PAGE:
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This is belated post, but after spending hours transcribing our interviews on day 8, day 9 was all about the paper edit, i.e. breaking down your transcripts into a series of note cards, each with a sound bite from your interview, and using those as a basis to describe the story, characters, beats, hooks, B-roll, etc. that will make up your film. It’s a way of laying out the entire structure of your film, discuss it as a group, and quickly and easily re-structure areas that need refining. My team spent about 17 hours on Tuesday going through this process. For most of it, I had my Canon 5D set up, taking pictures every 2 seconds. After processing and editing 82GB worth of pictures (~13,000 stills at 5,616 x 3,744), I was finally able to generate a time-lapse video offering a peak at what day 9 at the Barefoot Workshops was like.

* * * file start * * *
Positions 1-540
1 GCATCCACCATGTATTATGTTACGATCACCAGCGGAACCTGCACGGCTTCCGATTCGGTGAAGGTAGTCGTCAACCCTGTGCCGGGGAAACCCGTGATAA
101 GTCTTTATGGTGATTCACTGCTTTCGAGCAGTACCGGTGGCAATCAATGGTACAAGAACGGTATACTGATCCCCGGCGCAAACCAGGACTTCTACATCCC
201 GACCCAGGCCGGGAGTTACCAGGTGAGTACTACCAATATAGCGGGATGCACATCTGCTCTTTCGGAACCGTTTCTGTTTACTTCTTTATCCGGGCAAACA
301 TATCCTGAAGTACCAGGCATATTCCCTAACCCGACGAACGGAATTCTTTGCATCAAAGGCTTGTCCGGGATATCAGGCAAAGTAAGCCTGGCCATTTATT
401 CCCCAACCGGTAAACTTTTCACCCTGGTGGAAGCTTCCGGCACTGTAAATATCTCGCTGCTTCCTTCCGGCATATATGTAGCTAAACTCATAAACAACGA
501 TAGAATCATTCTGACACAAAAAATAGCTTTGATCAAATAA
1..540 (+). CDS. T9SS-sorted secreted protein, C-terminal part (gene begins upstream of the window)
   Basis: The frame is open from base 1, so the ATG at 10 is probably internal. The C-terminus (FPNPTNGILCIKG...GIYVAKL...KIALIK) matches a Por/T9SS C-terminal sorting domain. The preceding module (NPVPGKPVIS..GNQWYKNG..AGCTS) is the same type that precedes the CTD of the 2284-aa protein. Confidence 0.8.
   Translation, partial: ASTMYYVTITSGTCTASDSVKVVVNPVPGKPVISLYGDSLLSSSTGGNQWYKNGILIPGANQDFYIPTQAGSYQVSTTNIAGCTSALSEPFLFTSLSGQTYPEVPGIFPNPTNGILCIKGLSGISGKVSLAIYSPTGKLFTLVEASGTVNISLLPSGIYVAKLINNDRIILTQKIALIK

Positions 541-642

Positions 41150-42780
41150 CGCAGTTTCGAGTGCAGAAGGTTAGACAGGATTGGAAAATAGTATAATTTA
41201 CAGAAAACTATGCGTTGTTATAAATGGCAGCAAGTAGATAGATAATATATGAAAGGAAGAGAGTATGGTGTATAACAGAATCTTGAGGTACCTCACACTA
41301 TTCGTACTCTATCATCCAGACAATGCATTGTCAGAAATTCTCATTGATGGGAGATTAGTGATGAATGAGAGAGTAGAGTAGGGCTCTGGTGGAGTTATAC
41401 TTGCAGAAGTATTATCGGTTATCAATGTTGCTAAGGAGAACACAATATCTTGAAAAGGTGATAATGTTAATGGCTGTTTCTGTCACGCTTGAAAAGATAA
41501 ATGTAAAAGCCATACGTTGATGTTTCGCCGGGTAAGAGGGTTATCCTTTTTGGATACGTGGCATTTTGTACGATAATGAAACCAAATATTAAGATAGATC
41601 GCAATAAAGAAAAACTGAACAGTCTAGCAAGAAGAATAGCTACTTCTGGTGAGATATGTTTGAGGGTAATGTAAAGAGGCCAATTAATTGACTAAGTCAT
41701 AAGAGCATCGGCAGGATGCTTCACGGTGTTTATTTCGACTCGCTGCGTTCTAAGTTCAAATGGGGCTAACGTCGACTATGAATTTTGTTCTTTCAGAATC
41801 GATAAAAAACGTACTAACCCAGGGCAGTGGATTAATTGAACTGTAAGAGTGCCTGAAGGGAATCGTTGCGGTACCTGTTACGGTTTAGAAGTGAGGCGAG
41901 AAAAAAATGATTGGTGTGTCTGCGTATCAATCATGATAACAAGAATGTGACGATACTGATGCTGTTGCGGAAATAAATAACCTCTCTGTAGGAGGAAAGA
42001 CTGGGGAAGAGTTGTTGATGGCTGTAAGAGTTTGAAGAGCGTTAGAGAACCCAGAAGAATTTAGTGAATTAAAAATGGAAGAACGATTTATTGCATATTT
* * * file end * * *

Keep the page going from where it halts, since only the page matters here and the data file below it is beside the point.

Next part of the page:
Kari and Russell working on their team’s paper edit Sound bites selected from the transcribed interviews


Despite us itching to start editing, it was a hugely valuable process. I can see it being useful for narrative films, but is especially useful for documentaries where the story sometimes needs to be discovered based on the footage you have. In the software world, it was very similar to creating a paper prototype of some graphical interface you will be implementing in order to test out your ideas, validate them with others, and when they don’t work, quickly and easily refine them to test new ideas out.